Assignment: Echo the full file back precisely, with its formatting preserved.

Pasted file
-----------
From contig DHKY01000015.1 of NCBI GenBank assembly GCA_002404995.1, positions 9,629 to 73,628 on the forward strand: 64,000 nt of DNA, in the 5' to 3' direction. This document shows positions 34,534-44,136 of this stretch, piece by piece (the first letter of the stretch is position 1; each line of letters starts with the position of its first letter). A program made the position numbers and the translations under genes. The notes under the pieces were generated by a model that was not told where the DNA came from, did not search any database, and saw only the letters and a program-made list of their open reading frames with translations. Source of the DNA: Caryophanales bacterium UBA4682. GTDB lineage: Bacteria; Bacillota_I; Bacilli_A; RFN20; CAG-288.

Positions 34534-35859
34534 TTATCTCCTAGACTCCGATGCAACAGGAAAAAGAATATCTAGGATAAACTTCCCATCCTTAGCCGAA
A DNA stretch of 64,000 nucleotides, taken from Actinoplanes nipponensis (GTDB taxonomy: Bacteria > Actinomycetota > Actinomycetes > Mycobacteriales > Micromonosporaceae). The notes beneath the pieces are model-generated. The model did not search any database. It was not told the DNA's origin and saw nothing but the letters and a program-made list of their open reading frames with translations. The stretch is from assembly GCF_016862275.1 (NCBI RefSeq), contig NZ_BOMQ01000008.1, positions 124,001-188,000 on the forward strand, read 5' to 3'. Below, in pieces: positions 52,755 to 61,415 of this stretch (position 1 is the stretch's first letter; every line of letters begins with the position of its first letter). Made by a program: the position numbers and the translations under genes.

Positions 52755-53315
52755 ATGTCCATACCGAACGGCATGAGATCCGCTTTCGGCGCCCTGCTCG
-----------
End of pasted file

From contig DHKY01000015.1 of NCBI GenBank assembly GCA_002404995.1, positions 9,629 to 73,628 on the forward strand: 64,000 nt of DNA, in the 5' to 3' direction. This document shows positions 34,534-44,136 of this stretch, piece by piece (the first letter of the stretch is position 1; each line of letters starts with the position of its first letter). A program made the position numbers and the translations under genes. The notes under the pieces were generated by a model that was not told where the DNA came from, did not search any database, and saw only the letters and a program-made list of their open reading frames with translations. Source of the DNA: Caryophanales bacterium UBA4682. GTDB lineage: Bacteria; Bacillota_I; Bacilli_A; RFN20; CAG-288.

Positions 34534-35859
34534 TTATCTCCTAGACTCCGATGCAACAGGAAAAAGAATATCTAGGATAAACTTCCCATCCTTAGCCGAA
A DNA stretch of 64,000 nucleotides, taken from Actinoplanes nipponensis (GTDB taxonomy: Bacteria > Actinomycetota > Actinomycetes > Mycobacteriales > Micromonosporaceae). The notes beneath the pieces are model-generated. The model did not search any database. It was not told the DNA's origin and saw nothing but the letters and a program-made list of their open reading frames with translations. The stretch is from assembly GCF_016862275.1 (NCBI RefSeq), contig NZ_BOMQ01000008.1, positions 124,001-188,000 on the forward strand, read 5' to 3'. Below, in pieces: positions 52,755 to 61,415 of this stretch (position 1 is the stretch's first letter; every line of letters begins with the position of its first letter). Made by a program: the position numbers and the translations under genes.

Positions 52755-53315
52755 ATGTCCATACCGAACGGCATGAGATCCGCTTTCGGCGCCCTGCTCG